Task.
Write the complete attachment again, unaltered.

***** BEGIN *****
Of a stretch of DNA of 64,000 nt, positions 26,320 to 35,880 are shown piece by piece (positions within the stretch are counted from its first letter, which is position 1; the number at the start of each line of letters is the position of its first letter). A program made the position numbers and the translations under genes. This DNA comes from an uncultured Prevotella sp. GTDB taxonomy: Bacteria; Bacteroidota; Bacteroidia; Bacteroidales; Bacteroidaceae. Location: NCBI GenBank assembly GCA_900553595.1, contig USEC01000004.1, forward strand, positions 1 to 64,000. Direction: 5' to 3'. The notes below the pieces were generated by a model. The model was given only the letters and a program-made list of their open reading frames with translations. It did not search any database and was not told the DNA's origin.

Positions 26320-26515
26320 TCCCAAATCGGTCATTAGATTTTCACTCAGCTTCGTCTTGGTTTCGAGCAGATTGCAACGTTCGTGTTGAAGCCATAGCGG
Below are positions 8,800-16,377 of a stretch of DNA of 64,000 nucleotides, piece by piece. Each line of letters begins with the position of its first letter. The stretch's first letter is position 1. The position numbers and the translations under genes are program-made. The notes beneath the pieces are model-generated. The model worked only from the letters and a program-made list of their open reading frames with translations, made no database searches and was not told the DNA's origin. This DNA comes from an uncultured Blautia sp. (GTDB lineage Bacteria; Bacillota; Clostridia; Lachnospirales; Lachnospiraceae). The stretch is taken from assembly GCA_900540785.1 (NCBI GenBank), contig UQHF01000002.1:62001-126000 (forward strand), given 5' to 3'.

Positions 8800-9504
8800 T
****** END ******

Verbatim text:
Of a stretch of DNA of 64,000 nt, positions 26,320 to 35,880 are shown piece by piece (positions within the stretch are counted from its first letter, which is position 1; the number at the start of each line of letters is the position of its first letter). A program made the position numbers and the translations under genes. This DNA comes from an uncultured Prevotella sp. GTDB taxonomy: Bacteria; Bacteroidota; Bacteroidia; Bacteroidales; Bacteroidaceae. Location: NCBI GenBank assembly GCA_900553595.1, contig USEC01000004.1, forward strand, positions 1 to 64,000. Direction: 5' to 3'. The notes below the pieces were generated by a model. The model was given only the letters and a program-made list of their open reading frames with translations. It did not search any database and was not told the DNA's origin.

Positions 26320-26515
26320 TCCCAAATCGGTCATTAGATTTTCACTCAGCTTCGTCTTGGTTTCGAGCAGATTGCAACGTTCGTGTTGAAGCCATAGCGG
Below are positions 8,800-16,377 of a stretch of DNA of 64,000 nucleotides, piece by piece. Each line of letters begins with the position of its first letter. The stretch's first letter is position 1. The position numbers and the translations under genes are program-made. The notes beneath the pieces are model-generated. The model worked only from the letters and a program-made list of their open reading frames with translations, made no database searches and was not told the DNA's origin. This DNA comes from an uncultured Blautia sp. (GTDB lineage Bacteria; Bacillota; Clostridia; Lachnospirales; Lachnospiraceae). The stretch is taken from assembly GCA_900540785.1 (NCBI GenBank), contig UQHF01000002.1:62001-126000 (forward strand), given 5' to 3'.

Positions 8800-9504
8800 T